Arizona’s Derrick Williams refuses to discuss future plans
With his recent brilliant play in front of a national audience, many figure Arizona star sophomore Derrick Williams will leave for NBA riches after this season.
But following his team-high 20 points in the Wildcats’ 65-63 loss to Connecticut on Saturday at Honda Center in the NCAA West Regional final, the Pacific 10 Conference player of the year wasn’t ready to discuss whether he had played his last college game.
“I’m not answering any questions about that, no questions about the next level, no questions about the NBA,” Williams said.
If Williams does leave, it will be after the former La Mirada High star scored in double figures in every game but one this season. His 741 points are the third-most in one season in school history, behind only Khalid Reeves’ 848 in 1993-94 and Sean Elliott’s 743 in ‘88-’89.
And his free throws made (247) and attempted (331) are both single-season school records.
But it certainly wasn’t the way Williams wanted his season to end. He was limited to seven minutes in the first half because of foul trouble and made only one of six three-pointers for the game, missing a potential game-winning shot from beyond the arc with seven seconds left.
Arizona junior forward Jesse Perry said he would support Williams regardless of whether he returns to Tucson.
“Whatever Derrick decides to do will be best for him and his family, and if he comes back that will be great,” said Perry, who had 14 points. “But if he leaves, we love him no matter what.”
No Pac of dogs
Arizona’s run to a regional final was the deepest any Pacific 10 Conference team had advanced in the NCAA tournament since UCLA reached the Final Four in 2008.
The four Pac-10 teams selected for the tournament this year represented a twofold increase over last season and finished a combined 5-4, with only USC failing to win at least one game.
“People just don’t give our conference a lot of credit, and I’m not sure why,” Williams said. “The Pac-10, I think it is coming back now.”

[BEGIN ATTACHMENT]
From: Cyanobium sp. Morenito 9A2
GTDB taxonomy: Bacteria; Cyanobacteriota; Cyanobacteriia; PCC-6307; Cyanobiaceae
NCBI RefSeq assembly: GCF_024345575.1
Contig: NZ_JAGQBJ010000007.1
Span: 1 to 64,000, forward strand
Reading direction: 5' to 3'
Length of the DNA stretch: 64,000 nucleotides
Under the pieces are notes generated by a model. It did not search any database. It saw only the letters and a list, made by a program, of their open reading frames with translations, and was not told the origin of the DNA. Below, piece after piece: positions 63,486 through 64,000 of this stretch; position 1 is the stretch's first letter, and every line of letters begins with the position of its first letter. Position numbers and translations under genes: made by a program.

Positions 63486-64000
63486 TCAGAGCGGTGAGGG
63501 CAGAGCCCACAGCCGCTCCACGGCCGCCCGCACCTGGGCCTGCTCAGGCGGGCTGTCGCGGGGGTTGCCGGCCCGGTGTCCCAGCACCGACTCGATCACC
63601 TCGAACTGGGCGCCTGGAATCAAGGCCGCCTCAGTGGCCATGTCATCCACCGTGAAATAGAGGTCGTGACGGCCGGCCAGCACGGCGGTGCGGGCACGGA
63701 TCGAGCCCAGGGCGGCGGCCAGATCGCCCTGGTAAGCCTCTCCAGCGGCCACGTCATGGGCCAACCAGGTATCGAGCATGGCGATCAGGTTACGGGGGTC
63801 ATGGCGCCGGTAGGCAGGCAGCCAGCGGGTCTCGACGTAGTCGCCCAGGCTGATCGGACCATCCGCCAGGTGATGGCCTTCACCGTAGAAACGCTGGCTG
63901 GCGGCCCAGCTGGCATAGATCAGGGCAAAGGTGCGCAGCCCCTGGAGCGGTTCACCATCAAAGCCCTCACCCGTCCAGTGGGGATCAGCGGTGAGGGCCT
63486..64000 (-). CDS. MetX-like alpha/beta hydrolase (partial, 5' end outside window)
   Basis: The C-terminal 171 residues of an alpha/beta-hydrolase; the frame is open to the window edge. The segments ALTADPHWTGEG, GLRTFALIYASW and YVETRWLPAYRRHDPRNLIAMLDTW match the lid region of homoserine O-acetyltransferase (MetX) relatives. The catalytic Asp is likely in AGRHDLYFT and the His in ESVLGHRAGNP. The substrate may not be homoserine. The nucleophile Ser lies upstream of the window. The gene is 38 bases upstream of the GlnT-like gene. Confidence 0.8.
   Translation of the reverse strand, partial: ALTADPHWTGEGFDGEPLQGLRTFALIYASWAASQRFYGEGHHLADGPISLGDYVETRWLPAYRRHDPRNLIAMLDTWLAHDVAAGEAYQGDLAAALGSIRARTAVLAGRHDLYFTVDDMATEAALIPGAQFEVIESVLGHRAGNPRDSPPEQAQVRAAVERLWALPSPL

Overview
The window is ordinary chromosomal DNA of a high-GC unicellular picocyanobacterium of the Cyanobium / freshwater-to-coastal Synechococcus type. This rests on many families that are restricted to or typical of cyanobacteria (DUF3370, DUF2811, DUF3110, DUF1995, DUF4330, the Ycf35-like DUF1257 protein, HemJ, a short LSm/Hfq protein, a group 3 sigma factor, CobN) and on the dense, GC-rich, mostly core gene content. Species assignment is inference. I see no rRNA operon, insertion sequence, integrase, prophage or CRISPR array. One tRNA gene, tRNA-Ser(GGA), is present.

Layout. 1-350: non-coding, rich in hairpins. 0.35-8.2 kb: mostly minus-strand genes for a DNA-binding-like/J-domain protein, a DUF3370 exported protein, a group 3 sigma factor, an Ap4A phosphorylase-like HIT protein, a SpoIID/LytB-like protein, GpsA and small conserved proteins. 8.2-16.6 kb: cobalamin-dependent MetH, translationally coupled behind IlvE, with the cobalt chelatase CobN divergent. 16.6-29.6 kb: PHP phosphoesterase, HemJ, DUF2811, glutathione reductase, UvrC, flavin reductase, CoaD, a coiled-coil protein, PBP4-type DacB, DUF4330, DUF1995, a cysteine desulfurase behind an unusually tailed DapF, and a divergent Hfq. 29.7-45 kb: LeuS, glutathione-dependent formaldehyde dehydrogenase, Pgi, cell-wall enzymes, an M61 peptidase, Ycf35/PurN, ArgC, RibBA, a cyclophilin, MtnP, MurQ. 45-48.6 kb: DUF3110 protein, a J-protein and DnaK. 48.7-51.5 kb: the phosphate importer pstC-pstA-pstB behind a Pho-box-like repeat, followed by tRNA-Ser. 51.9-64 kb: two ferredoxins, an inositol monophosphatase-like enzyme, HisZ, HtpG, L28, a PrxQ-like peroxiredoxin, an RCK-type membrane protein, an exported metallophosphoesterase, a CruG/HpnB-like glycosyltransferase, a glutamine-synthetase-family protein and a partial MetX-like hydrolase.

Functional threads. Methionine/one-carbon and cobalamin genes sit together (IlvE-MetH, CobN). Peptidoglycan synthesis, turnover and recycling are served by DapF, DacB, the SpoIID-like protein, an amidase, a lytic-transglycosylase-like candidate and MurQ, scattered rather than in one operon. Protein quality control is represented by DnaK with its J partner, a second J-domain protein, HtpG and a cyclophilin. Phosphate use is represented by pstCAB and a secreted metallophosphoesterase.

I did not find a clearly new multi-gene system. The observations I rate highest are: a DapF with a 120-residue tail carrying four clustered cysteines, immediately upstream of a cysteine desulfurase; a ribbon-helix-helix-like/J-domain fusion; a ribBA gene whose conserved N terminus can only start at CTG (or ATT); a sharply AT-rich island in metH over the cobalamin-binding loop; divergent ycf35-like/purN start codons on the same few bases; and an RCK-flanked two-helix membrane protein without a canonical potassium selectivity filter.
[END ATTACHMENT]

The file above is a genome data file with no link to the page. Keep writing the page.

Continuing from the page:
A reporter began his question by stating that Connecticut was picked to finish ninth in the Big East Conference.
“Tenth,” junior guard Kemba Walker corrected, a smile forming.
Walker had just scored 20 points and was still a little feisty after helping his team advance to the Final Four for the second time in the last three years.
“I thought that we were better than 10th,” he said of the preseason pick. “We didn’t do that much better because it’s a tough league. We finished ninth. But like I said, we stuck through everything and that’s why we’re going to the Final Four.”
On the rise
Arizona Coach Sean Miller said he reminded his players after the crushing defeat that they had come a long way only one year removed from a 16-15 season.
“To be where we were, a shot to go to the Final Four, 30-8, it will probably feel better in a few weeks than it does now,” said Miller, who completed his second season with the Wildcats.
Miller said he wanted to use Arizona’s postseason push as a “trampoline and a springboard” for more runs to return the program to its NCAA successes of the past.
The crowd included former Connecticut center Emeka Okafor and former Arizona forward Luke Walton, whose NBA teams will clash Sunday when Okafor and the New Orleans Hornets play Walton’s Lakers at Staples Center.
Walton’s image on the video scoreboard drew a prolonged “Luu-uuke” chant from the large contingent of Arizona fans. Okafor, who led Connecticut to the 2004 national title, participated in the Huskies’ celebration on the court and in the locker room.
“They had a decent regular season,” Okafor said, “but as with all [Coach Jim] Calhoun teams, once the tournament started the toughness came out.”
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